Hence, the economy is in a major dilemma: on the one hand raising interest rates may cause companies to go bankrupt; on the other, depreciation of the Turkish lira would increase inflation and the cost of financing foreign exchange, and further increase the need to raise interest rates.

According to the central bank’s Financial Stability Report, the size of non-financial firms’ foreign exchange open position was $223 billion as of May.

At the start of 2018, Ankara prohibited companies whose income was not in foreign currency to use FX loans, a decision that went into effect in May. Experts rightly said that the decision should have been taken as early as 2013, when the US and European central banks declared they would start monetary tightening.

To stop the endless slide of the Turkish lira, the AKP government has tried to encourage foreign investments to return to Turkey. However, foreign capital flows turned negative in March, while net foreign portfolio investments started to decrease the same month.

From March to June, net portfolio investments — totaling $15.7 billion in 2017 — dropped to negative $5 billion.

Political fixes for economic problems?

In the midst of its political and economic turmoil and diplomatic standoff with the United States, Ankara has tried to pivot once again to the European Union, its biggest trading partner.

Erdoğan pragmatically repeats that Turkey will not give up on its goal of joining the EU, but he has also repeatedly blamed European countries for supporting terrorists and using double standards against Turkey. In October of last year, he said Turkey does not need the EU after a diplomatic crisis with the Netherlands.

Moreover, The European Commission’s accession progress report in April stated that “Turkey has made big steps away from the EU”.

The report concluded that “under the current circumstances, it is unthinkable to open up new [accession] chapters”, as Turkey had taken significant steps backward in the areas of justice, public administrative reform, fundamental rights and freedom of expression. It also highlighted a two-year long state of emergency.

Though Turkey lifted the state of emergency in July following elections, it was replaced with regulations granting the government similar privileges the state of emergency provides, effective for three years.

Although Turkey’s ongoing political crisis with the US has forced warmer relations with the EU, this diplomatic offensive will not be as easy as pro-government media suggest.

One week ago, French President Emmanuel Macron disappointingly said: “Today’s Turkey is no longer Mustafa Kemal Atatürk’s Turkey … Turkey is confirming its pan-Islamic agenda every day, which seems against Europe.”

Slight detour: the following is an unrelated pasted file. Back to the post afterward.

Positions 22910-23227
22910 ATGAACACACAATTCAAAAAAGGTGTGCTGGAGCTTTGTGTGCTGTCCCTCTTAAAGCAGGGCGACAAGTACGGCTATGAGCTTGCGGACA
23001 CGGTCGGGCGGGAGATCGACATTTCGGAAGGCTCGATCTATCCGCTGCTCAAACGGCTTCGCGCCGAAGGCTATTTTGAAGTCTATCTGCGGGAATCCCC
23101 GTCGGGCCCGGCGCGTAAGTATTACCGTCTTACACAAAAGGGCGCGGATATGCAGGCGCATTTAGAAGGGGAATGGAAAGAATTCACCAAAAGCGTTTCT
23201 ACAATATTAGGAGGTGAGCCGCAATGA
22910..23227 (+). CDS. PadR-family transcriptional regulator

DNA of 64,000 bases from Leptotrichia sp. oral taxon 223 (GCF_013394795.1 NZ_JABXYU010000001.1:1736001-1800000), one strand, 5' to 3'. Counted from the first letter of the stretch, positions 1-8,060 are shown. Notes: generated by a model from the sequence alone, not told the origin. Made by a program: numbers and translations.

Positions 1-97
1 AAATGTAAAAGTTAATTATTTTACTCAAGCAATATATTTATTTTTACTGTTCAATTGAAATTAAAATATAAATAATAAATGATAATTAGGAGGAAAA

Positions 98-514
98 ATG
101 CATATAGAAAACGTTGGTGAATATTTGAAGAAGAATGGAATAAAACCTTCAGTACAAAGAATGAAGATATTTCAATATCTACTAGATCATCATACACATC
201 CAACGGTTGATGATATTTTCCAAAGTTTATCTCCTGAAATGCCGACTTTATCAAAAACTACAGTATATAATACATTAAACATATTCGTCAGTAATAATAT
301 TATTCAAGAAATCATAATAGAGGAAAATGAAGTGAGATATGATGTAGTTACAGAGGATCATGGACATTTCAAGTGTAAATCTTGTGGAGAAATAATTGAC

The French leader openly suggested that Turkey and Russia can only be seen as Europe’s “strategic partners” and Turkey cannot be a member of the EU.

Erdoğan in recent weeks held phone calls with German Chancellor Angela Merkel, who has been friendlier than Macron, and UK Prime Minister Theresa May.

Turkish Treasury and Finance Minister Berat Albayrak, Erdoğan’s son-in-law, has meanwhile met with his German and French counterparts and is paying another visit to British investors in London this week.

But even if these initiatives are successful, the solution will be temporary as all indicators show the economy is running toward stagflation, promising hard months ahead.

The economic confidence index dropped to 83.9 in August after a 9% decrease compared to the previous month. When economic agents have optimistic expectations about the economy, that figure is more than 100.

The decrease in the economic confidence index stems from the decreases in consumer, real estate sector, services, retail trade and construction confidence indices, which dropped to 68.3, 96.3, 88, 93.4 and 68.8 in August, respectively.

The only seemingly positive news on the economic front came from trade data. Turkey’s foreign trade deficit in August fell 58% year-on-year.

That was due, in part, to a sharp decline in imports (22.4% to $14.8 billion) and a limited increase in exports.

However, economists warn that a two-month decline in imports also suggests the Turkish economy is shrinking, as production is heavily dependent on imported goods.

Recently, S&P Global Ratings lowered Turkey’s long-term foreign currency sovereign credit rating to ‘B+’ from ‘BB-‘ with a stable outlook.

Moody’s Investors Service also downgraded Turkey’s sovereign rating to ‘Ba3’ from ‘Ba2’ and revised the outlook to negative.

The downgrade decision of S&P was based on “the extreme volatility of the Turkish lira and the resulting projected sharp balance of payments adjustment”. S&P Global also projected the Turkish economy to sink into a recession in 2019 and inflation to accelerate to 22% in the coming four months.

As this piece was being written, the government announced a new regulation to prevent fresh losses to the lira, according to Turkish news outlet Bianet.

The Ministry of Treasury and Finance, in a bid to protect the value of the lira, announced that income derived from exports should be received within 180 days (360 days for constructing firms). At least 80% of those incomes must be sold to a bank.

The banks that mediates exports will be responsible for monitoring those transactions. Effective immediately, the regulation will remain for six months.

Turkey’s economic problems are deeply rooted. The lira’s slide and the lack of confidence in the government comes from the government’s own policies, which do not offer a serious solution or plan.

However, given the hardening conditions for emerging markets, it is fair to accept there is no easy solution for the country’s economic woes.

Every step by Erdoğan and his government suggests that they are very far from grasping the seriousness of the situation.